Design a device that can safely collect a jellyfish

Let’s create problem solutions using elements of the engineering and design process. 1 credit

How would you make a device to grab your sea jelly model without hurting it? One way to approach this question is to use the engineering design process, illustrated above. We have already completed the first two stages, we have learned more information about sea jellies and the current way they are caught, we also have a better understanding of our problem and our constraints. By using your Jelly Capture Worksheetwe will go through the design process.

Take a moment to write down your thoughts using the prompts below:

Step 1: Listen and Analyze

  • Based on the information we learned from David Gruber, identify the problem and put it in your “Listen” box.
  • What do we know about sea jellies? What else do we need to learn? Add this information to your “Analyze” box.
  • What do we need to know about the ocean environment? Find and add this information to your “Analyze” box.

Step 2: Design

Based on the information you gathered about sea jellies and the ocean environment, what are the important constraints you need to keep in mind when designing? Keeping your best sea jelly pattern in mind, ask yourself what are the important elements to have in your design? For example, “cannot have hard edges” could be a requirement as it could damage the jelly.

  • What are the important constraints you need to keep in mind when designing?
  • What would make your capture design a success?
  • What are the important things to have in your design?

Think about possible designs for your sea jelly catching device.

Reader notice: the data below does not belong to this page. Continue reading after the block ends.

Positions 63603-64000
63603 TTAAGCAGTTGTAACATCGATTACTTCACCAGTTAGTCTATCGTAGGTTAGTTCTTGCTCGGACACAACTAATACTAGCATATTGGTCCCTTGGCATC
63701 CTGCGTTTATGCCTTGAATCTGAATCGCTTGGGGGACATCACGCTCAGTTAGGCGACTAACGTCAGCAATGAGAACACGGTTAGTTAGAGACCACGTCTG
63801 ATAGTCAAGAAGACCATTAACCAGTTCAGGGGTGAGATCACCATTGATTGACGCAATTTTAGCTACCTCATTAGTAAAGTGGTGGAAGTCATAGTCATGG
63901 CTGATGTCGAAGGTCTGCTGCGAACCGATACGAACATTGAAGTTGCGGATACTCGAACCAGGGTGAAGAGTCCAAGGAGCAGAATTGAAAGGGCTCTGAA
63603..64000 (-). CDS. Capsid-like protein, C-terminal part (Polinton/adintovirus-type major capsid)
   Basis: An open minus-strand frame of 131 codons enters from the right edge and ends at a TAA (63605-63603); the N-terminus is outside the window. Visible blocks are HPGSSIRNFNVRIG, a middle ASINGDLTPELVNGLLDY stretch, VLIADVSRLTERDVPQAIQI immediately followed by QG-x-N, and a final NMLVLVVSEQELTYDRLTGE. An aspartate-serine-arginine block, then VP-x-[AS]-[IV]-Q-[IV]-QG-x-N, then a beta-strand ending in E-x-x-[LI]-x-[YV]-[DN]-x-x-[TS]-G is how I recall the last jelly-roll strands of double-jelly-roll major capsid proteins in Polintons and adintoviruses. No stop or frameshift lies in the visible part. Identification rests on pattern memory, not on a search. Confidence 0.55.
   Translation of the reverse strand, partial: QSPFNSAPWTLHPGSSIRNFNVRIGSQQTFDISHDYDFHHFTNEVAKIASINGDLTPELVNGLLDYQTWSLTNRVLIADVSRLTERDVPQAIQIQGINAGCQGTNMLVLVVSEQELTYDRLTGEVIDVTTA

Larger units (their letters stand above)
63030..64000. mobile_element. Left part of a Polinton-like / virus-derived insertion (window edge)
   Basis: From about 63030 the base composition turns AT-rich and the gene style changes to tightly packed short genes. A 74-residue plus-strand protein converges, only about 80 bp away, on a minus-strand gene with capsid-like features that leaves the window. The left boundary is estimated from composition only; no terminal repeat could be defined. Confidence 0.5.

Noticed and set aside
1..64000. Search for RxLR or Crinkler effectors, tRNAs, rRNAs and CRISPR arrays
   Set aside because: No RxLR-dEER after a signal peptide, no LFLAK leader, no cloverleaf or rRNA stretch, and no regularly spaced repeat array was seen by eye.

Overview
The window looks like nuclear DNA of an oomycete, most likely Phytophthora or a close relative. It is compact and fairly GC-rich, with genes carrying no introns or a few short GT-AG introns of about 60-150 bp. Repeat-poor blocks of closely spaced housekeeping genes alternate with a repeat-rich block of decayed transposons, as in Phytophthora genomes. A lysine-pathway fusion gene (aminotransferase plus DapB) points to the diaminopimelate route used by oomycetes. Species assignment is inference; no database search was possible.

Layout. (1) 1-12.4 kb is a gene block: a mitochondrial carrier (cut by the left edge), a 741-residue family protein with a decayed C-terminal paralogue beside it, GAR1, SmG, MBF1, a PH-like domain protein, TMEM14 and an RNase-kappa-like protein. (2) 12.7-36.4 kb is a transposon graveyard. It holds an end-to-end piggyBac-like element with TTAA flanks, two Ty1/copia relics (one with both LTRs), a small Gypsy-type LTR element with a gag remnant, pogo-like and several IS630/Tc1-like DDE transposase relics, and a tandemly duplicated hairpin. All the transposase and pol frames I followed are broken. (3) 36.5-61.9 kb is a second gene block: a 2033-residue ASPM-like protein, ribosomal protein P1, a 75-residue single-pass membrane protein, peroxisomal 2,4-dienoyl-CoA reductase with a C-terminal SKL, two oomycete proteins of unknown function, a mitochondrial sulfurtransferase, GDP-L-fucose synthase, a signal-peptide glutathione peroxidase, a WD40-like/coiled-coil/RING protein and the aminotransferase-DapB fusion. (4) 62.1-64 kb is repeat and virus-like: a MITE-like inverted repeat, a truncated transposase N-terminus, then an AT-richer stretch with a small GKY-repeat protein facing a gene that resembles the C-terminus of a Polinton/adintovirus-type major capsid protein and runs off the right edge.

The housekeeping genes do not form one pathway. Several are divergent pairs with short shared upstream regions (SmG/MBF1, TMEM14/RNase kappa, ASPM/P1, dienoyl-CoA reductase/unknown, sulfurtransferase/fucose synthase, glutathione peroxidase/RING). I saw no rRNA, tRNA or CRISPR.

Here are some techniques that could inspire you! Take notes on anything you might want to incorporate.

Make your plan.

  • Look at the materials or recyclables you need to use.
  • Once you have an idea, start drawing your design. A good design should be clear and repeatable. Be sure to label all the important materials you use. Do you have specific measurements you need to label? Is your clamp nine inches long or nine meters long?
  • Finally, write down all the milestones for your design.

Build your gripper.

Using your materials, create your first grabber. It’s okay if it doesn’t look exactly like your design. We will have plenty of time to improve.

Step 3: Test

Fill a bucket or any clear container with water and gently place your jellyfish model in it. You can now test your pliers!

As you work, think about answers to the following questions:

  • Did you manage to get your jellyfish back?
  • Was the jellyfish damaged in the process? How can you tell?
  • What worked in your design?
  • What can you improve in your design?

Step 4: Improve and repeat!

Whenever designers and engineers test or use something they’ve created, they evaluate its performance, think of ways to improve it, and then adjust their design. Take a moment and draw how you will redo your capture device on your Jelly Capture Worksheet. Be sure to label important parts. If you have the chance, create another jelly model and retest your design.

Grabber Design Reflection

Consider these questions:

  • How effective do you think your design was overall? Why?
  • If your jellyfish model was a different size, how would you fit your tool?
  • If you had unlimited materials, what would you use to build your jellyfish catching device?
  • What are the limitations of our test? How can we improve it?
  • Why is it important to do our best not to harm the animals we study?
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